Donald started school at the segregated Douglas School. He attended Quarles Elementary for 5th grade, Handley for 6th grade, Winchester Intermediate School for 7th grade and returned to Handley for 8th-12th grades.
Donald played basketball at Potomac State College and earned a position in the school’s Hall of Fame. He transferred to Virginia Union University with a basketball scholarship and earned his Bachelor of Science in Social Work.
Donald returned to Winchester and accepted a position at Timber Ridge, a private residential treatment center for emotionally and behaviorally disturbed boys and was with Timber Ridge for the next 25 years. He was selected Direct Care Worker of Year by the National Association of Private Special Education Centers while at Timber Ridge.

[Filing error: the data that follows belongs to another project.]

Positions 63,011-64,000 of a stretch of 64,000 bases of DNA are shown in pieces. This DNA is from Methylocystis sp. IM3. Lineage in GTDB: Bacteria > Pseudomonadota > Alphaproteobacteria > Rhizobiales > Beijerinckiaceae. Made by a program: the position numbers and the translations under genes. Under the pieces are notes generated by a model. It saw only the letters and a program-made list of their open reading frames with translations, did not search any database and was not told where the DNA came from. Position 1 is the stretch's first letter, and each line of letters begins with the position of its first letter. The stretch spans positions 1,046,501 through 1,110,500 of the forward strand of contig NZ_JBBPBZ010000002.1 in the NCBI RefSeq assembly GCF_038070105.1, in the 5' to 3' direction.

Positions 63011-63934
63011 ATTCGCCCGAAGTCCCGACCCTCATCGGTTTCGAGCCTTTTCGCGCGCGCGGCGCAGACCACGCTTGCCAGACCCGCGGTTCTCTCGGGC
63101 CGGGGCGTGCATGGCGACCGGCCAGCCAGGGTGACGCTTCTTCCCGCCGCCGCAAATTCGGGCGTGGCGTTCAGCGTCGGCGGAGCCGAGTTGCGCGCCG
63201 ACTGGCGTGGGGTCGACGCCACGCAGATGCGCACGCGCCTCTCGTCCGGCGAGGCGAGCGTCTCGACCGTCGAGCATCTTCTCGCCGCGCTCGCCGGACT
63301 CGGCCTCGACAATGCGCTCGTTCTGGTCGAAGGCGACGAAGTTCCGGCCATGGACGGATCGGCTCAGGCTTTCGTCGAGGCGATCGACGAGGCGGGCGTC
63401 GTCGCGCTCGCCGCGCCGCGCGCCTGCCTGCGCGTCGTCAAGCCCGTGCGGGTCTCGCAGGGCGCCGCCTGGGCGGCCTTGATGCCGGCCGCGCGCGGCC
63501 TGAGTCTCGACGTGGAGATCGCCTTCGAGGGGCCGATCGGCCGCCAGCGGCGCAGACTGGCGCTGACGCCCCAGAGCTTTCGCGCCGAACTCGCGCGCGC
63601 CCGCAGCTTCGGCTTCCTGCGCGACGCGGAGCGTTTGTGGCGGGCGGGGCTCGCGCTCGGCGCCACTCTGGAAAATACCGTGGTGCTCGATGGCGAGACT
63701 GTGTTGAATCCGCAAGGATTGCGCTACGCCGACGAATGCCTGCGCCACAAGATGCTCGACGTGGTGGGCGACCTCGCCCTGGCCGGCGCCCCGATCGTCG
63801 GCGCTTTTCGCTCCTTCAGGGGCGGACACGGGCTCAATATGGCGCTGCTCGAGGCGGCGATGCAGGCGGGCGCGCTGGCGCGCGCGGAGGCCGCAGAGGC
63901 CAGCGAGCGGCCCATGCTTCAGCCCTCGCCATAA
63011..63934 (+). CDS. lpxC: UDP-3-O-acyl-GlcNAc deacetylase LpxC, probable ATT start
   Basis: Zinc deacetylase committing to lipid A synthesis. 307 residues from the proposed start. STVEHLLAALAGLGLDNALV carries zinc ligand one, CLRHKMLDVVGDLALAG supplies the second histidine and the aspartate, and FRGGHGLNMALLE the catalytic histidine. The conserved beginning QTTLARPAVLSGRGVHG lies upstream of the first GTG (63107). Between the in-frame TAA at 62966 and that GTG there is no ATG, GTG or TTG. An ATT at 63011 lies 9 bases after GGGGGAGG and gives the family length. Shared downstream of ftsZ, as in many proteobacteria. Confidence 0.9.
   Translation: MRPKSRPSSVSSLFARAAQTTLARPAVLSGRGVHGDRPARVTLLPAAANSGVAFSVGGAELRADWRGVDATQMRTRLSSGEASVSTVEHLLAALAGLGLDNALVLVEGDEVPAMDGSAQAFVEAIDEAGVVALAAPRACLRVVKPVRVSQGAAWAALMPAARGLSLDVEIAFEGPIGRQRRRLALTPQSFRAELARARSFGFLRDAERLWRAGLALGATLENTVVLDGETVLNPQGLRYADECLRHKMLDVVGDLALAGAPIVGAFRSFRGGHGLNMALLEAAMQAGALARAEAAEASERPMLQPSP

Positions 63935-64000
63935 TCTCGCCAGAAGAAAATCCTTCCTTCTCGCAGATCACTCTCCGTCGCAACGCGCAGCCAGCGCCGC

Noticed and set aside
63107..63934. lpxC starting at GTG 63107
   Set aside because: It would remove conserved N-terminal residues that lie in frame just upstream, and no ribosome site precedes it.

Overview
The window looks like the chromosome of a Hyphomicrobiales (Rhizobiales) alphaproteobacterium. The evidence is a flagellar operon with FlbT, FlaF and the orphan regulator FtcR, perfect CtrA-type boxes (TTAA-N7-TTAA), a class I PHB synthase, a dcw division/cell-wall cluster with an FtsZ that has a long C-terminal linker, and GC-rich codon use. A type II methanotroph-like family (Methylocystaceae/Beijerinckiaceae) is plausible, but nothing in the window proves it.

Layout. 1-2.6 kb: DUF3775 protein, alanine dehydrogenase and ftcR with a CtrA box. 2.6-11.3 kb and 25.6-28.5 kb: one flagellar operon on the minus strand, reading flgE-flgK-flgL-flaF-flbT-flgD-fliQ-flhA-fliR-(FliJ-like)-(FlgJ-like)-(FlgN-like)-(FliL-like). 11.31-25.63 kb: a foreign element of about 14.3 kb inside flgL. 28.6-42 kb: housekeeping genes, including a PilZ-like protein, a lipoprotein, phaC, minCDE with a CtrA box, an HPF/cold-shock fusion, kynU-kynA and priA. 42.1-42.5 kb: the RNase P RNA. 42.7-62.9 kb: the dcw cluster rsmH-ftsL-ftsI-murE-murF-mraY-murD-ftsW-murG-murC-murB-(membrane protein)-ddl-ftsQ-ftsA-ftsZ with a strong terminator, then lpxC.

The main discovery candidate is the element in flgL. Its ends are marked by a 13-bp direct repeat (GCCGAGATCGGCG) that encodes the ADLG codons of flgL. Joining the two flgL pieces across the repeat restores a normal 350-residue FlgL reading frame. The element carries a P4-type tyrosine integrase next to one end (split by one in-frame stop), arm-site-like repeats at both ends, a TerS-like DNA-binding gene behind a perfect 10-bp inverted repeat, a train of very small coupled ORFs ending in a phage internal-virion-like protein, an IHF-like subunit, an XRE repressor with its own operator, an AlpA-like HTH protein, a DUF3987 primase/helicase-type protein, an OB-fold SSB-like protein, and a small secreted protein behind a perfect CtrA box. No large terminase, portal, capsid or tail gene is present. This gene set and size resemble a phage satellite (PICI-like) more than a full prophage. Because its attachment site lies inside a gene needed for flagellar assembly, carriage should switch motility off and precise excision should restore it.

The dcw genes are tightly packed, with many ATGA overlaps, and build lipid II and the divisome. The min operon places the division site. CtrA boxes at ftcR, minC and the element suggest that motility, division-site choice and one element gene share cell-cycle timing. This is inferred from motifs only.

After Timber Ridge, Donald worked with students dealing with anger and self-esteem issues at Handley High School as a behavior specialist for 8 years. He was a varsity basketball assistant coach for over 20 years.
He was the first Black man elected to Winchester City Council where he served for six years. Fellow councilor Harry Smith stated that Donald focused on people and the effects Council actions and decisions would have on their everyday lives.
A Deacon at Mt. Tabor Baptist Church in Bunker Hill, W.Va., he has served the community through his work on numerous committees. He has been one of the chief organizers of Frederick Douglas Park Family Day Celebration for over 30 years.
Dr. Bernard Lewis included Donald in his book “Local Heroes: Winchester, Virginia 2000 – 2010” for his contributions to Winchester community. Dr. Lewis wrote: “His life has been about accepting the gifts he received from his family and ignoring the inequity that he encountered. He has used his life experiences to help troubled teens sort out their emotional issues while serving as a role model for how to become a man of character and integrity. He has dedicated himself to promoting the importance of family and community unity.”